The life and labor of Frances Cress Welsing is just one barometer of the gulf that remains between White and non-White public spheres in a society willfully blind to its inability to engage in “honest dialogues on race.” She weaponized her theories with an agenda that most people are afraid to discuss openly and honestly in polite company. She proposed that Black people avoid marriage until age 35 or older because we are not mature enough to raise children to survive and thrive in a White supremacist system. She said Black people should educate their own children and combine their resources to support Black institutions as a first order of business.
The dimensions of her work that critique Whiteness and its cultural impact fit comfortably today within the larger range of what are now called “Whiteness studies” and even elements of “Critical Race Theory.” Even the casual reader of the work of academics and writers like David Roediger, Joe Feagin, Harriet Washington or Peggy McIntosh would find Welsing is not alone in her interrogation of the intersections of race, class, gender, biology and power.
But, unfortunately, I don’t believe she will be remembered along with those names.
Much of the controversy around Welsing’s ideas on the topic of race comes from an ignorance of the full range of her actual words and ideas. Many of her critics never met her or read little to none of her work. Some of the more informed criticisms mistake her focus on the roots of White supremacist as a belief in and/or call for “Black Supremacy.” That critique forms around her discussion of the biological and social function of melanin, which she consistently said was an object of desire and envy of Whites. Then there were her ideas on sex, primarily her assertion that the gender politics of White patriarchy had promoted homosexuality in Black communities as an attack on the growth and viability of Black families. For Welsing, race, class and gender issues in Black communities traced their roots to the corrosive systemic impact of White Supremacy, at the core of which was patriarchy.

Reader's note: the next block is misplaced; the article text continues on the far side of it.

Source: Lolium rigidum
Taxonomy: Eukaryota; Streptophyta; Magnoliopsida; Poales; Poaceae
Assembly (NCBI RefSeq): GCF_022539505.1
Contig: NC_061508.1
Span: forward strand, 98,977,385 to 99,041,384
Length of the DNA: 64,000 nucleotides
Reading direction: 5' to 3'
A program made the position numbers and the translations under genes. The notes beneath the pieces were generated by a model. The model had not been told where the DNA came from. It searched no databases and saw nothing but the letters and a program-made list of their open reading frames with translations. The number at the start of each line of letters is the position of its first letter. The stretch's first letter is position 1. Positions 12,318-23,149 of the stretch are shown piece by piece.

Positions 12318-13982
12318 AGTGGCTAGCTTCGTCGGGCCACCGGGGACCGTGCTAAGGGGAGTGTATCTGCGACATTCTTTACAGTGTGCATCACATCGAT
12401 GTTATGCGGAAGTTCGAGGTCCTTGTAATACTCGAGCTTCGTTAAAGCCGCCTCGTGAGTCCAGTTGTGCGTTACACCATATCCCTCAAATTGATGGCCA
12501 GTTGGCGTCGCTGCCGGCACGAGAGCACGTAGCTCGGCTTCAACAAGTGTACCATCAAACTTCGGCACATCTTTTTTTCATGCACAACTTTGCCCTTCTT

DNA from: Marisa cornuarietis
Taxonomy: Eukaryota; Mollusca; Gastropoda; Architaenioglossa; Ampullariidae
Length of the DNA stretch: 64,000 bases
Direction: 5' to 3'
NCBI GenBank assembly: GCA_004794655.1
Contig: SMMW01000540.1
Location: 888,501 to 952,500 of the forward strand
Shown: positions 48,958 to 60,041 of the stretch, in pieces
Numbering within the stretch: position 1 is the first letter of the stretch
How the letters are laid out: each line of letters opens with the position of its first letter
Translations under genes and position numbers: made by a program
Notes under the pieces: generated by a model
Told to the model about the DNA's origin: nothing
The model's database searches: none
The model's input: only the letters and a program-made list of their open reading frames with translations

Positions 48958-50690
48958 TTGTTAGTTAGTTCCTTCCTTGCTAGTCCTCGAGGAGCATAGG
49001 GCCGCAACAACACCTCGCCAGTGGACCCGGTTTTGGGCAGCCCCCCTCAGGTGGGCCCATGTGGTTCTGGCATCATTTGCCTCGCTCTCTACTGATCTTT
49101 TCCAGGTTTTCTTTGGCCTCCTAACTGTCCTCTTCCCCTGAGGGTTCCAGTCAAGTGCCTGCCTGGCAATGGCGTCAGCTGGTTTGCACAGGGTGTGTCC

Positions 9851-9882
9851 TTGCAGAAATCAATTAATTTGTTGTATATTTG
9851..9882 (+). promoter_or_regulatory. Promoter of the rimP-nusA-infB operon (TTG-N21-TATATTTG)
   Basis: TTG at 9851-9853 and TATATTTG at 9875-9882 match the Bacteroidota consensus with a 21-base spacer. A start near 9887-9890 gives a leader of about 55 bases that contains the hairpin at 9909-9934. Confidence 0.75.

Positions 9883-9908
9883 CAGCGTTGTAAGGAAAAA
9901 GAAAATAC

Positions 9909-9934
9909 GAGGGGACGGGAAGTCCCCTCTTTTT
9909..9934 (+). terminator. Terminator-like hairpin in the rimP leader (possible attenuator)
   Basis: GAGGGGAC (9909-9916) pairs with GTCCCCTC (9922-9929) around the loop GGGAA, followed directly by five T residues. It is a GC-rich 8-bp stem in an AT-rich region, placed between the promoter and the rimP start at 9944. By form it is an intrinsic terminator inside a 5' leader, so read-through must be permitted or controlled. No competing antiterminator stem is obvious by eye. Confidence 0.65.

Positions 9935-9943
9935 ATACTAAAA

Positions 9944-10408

As the life and legacy of Frances Cress Welsing continues to be celebrated and debated, there is no doubt that in the 21st century racism remains an intractable enemy of humanity. In a modern world shaped in the image of Europe and Europeans, no non-White group wants to be, in the language used by Duke University professor and cultural anthropologist, J. Lorand Matory, PhD in “last place.” Ending racism has never been a matter of polite discourse or easy solutions. People will not agree and paths of most resistance will involve fighting with one another. It appears then that the systemic work of racial oppression will continue, unimpeded, until all people of good will determine that it can only end with our collective active participation. Wouldn’t that then be a fitting tribute to an intellectual warrior like Dr. Frances Cress Welsing.